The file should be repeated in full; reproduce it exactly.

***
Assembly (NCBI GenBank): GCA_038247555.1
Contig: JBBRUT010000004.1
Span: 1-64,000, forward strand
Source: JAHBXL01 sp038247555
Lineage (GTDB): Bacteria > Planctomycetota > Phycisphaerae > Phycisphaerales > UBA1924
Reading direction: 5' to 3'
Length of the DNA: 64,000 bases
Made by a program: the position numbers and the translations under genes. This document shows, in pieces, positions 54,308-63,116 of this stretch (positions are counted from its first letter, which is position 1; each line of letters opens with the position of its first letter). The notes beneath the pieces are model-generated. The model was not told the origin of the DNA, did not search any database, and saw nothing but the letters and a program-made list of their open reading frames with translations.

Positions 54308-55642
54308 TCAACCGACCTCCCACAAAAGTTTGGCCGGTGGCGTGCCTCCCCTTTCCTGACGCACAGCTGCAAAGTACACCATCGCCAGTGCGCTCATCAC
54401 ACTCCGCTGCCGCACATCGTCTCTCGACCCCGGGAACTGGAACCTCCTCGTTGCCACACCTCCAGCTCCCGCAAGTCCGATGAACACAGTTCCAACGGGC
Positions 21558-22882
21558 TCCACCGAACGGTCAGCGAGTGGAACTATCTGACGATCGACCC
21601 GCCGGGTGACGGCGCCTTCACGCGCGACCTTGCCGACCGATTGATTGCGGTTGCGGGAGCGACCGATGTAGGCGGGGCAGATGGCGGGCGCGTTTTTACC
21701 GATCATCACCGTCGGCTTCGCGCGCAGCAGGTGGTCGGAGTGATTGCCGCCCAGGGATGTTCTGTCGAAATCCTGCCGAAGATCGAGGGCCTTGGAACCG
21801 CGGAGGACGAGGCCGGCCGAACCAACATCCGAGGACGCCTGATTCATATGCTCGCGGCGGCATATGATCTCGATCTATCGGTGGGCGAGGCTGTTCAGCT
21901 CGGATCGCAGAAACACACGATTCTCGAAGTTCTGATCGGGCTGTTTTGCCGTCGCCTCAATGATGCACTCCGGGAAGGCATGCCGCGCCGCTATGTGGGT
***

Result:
Assembly (NCBI GenBank): GCA_038247555.1
Contig: JBBRUT010000004.1
Span: 1-64,000, forward strand
Source: JAHBXL01 sp038247555
Lineage (GTDB): Bacteria > Planctomycetota > Phycisphaerae > Phycisphaerales > UBA1924
Reading direction: 5' to 3'
Length of the DNA: 64,000 bases
Made by a program: the position numbers and the translations under genes. This document shows, in pieces, positions 54,308-63,116 of this stretch (positions are counted from its first letter, which is position 1; each line of letters opens with the position of its first letter). The notes beneath the pieces are model-generated. The model was not told the origin of the DNA, did not search any database, and saw nothing but the letters and a program-made list of their open reading frames with translations.

Positions 54308-55642
54308 TCAACCGACCTCCCACAAAAGTTTGGCCGGTGGCGTGCCTCCCCTTTCCTGACGCACAGCTGCAAAGTACACCATCGCCAGTGCGCTCATCAC
54401 ACTCCGCTGCCGCACATCGTCTCTCGACCCCGGGAACTGGAACCTCCTCGTTGCCACACCTCCAGCTCCCGCAAGTCCGATGAACACAGTTCCAACGGGC
Positions 21558-22882
21558 TCCACCGAACGGTCAGCGAGTGGAACTATCTGACGATCGACCC
21601 GCCGGGTGACGGCGCCTTCACGCGCGACCTTGCCGACCGATTGATTGCGGTTGCGGGAGCGACCGATGTAGGCGGGGCAGATGGCGGGCGCGTTTTTACC
21701 GATCATCACCGTCGGCTTCGCGCGCAGCAGGTGGTCGGAGTGATTGCCGCCCAGGGATGTTCTGTCGAAATCCTGCCGAAGATCGAGGGCCTTGGAACCG
21801 CGGAGGACGAGGCCGGCCGAACCAACATCCGAGGACGCCTGATTCATATGCTCGCGGCGGCATATGATCTCGATCTATCGGTGGGCGAGGCTGTTCAGCT
21901 CGGATCGCAGAAACACACGATTCTCGAAGTTCTGATCGGGCTGTTTTGCCGTCGCCTCAATGATGCACTCCGGGAAGGCATGCCGCGCCGCTATGTGGGT